The role of ultrasound in Maintenance 4.0 – Enabling Predictive Maintenance

U E Systems Europe BV Stand: 4-D22
The role of ultrasound in Maintenance 4.0 – Enabling Predictive Maintenance

Maintenance 4.0 will be a fundamental part of this revolution and maintenance teams will need to shift from reactive maintenance (fixing problems after they occur) to predictive maintenance (anticipating and preventing failures). We will take a close look at how ultrasound sensors and data-collection instruments will play a key role in this shift to Maintenance 4.0.

Maintenance 4.0: the role of Ultrasound

In the era of Maintenance 4.0, ultrasound technology emerges as a critical tool for pinpointing equipment health. Ultrasound excels at detecting subtle changes, like increased bearing friction - a telltale sign of bearing wear, bearing damage or even lubrication deficiencies.

By capturing these early warnings, ultrasound empowers proactive maintenance strategies. Technicians can address lubrication issues before they escalate, preventing costly breakdowns and maximizing equipment lifespan.

Ultrasound's Applications and Advantages: Shining a Light on Hidden Issues

Ultrasound proves particularly valuable in several key areas of Maintenance 4.0 and has some unique strenghts:

  • Bearing Condition Monitoring – Earliest Warning of Failure: Ultrasound effectively identifies bearing wear, lubrication deficiencies and other issues by simply monitoring any increase in friction. This allows for corrective actions before breakdowns occur or even before failure itself.
  • Optimizing Lubrication: Did you know that 60% to 80% of bearing failures are related to poor lubrication? Ultrasound helps assess lubrication effectiveness, ensuring optimal performance and extending equipment life. Ultrasound instruments will also help maintenance technicians to be sure they apply only the right amount of lubricant, avoiding the very common problem of over-lubrication.
  • Monitoring Slow Speed Bearings: Traditional vibration analysis often struggles with slow-speed machinery. Since ultrasound will monitor any increase in friction, it is very effective in monitoring the health of these critical components.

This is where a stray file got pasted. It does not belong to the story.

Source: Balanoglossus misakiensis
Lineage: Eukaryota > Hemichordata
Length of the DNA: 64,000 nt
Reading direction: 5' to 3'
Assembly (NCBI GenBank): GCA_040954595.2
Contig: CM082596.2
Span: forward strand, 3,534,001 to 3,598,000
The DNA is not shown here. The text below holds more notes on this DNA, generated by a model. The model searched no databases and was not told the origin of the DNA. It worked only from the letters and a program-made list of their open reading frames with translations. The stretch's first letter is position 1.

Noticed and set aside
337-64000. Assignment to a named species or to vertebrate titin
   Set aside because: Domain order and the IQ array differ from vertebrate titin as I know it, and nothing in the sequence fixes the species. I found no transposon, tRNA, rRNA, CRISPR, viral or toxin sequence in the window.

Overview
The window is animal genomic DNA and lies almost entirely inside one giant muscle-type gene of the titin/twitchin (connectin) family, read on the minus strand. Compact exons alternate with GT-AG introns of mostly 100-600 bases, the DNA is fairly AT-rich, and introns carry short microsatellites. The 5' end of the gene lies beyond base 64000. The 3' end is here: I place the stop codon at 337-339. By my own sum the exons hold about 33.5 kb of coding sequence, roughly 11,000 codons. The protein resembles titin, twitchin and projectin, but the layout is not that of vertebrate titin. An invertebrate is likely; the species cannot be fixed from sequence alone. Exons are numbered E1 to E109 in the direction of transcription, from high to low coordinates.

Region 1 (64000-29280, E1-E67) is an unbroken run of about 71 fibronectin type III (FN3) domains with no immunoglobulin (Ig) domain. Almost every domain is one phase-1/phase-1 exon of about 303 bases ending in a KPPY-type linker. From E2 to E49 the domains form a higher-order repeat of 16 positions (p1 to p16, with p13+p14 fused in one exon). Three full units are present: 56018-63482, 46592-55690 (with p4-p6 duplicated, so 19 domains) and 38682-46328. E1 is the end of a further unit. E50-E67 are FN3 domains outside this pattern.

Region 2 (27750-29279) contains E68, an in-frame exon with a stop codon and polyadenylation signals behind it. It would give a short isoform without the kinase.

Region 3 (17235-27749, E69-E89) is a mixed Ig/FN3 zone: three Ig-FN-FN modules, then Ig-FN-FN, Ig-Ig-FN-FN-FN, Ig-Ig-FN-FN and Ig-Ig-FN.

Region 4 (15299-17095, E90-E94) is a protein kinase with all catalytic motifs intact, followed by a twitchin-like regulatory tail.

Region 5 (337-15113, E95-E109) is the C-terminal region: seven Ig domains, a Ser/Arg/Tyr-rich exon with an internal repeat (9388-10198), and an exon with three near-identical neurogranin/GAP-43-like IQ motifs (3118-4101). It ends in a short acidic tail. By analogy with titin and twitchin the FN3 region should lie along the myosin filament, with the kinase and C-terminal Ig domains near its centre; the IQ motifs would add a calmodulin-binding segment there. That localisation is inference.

Using Ultrasound-based solutions for early failure detection: Cases & Examples

  1. Bearing Fatigue Detected in a Flour Milling Plant

A flour milling facility invested in placing ultrasound sensors on multiple critical bearings. The sensors are connected to a data processing unit – called the 4Cast – which then connects to a data management software. This setup makes it possible for the maintenance team to be notified via email or SMS as soon as the 4Cast detects that a certain bearing has reached an alarm level – it is possible to setup low level and high level alarms.

Because the idea was to monitor critical bearings, the maintenance team decided to let the system warn them as soon as a low alarm level is achieved. We can see in this image how the dB readings from this bearing, belonging to a sifter, kept hitting the low alarm and would not stay below the baseline level. The team decided to take a better look into the sound file from this bearing, and this is how it looked like.

When compared to a sound recording from a bearing whose readings were according to baseline, it became very clear that the bearing had some sort of defect. Notice the difference in amplitude between the spectrum of these sound files. The team decided to tear the 35 cm. bearing apart to confirm the damage, finding clear signs of bearing fatigue, observed in both the outer race and the rolling elements.

  1. Critical bearing failure at a pulp and paper plant

Usually, in pulp and paper plants we will find a wash floor or wash area, where the paper comes through to be thoroughly cleaned / bleached. That job is done by a machine called a bleach decker, which is considered a critical and fundamental piece of equipment for production operations. 

In this particular plant, which has a predictive maintenance program in place, it was decided to invest in online monitoring for these machines, using ultrasound sensors. This machine has 4 bearings, of about 120 cm diameter, rotating at 3 RPM.

The online monitoring system (4Cast) received an unusual decibel reading from one of the ultrasonic sensors. The NDE (non-drive-end) bearing of this bleach decker was registering 17dB when, normally, a bearing rotating at such slow speeds like 3RPM should simply show a 0dB reading.

This triggered the system to immediately alert the maintenance team. In this case, and even though the machine was apparently working as expected, the sound file spectrum showed a very different story.

The peaks shown in this sound sample clearly indicate a problem with the bearing. Also, when reproducing the sound file, we could very clearly hear the impact noises. The failure was even more obvious when the sound file was compared to a sound recording from one of the other bearings.

When the bearing was dismantled, the damage was clearly visible. The signs of impact are obvious. Also, metal fragments were found in the shaft, plus spalling, with some pitting, and slight abrasion were present in the outer race.

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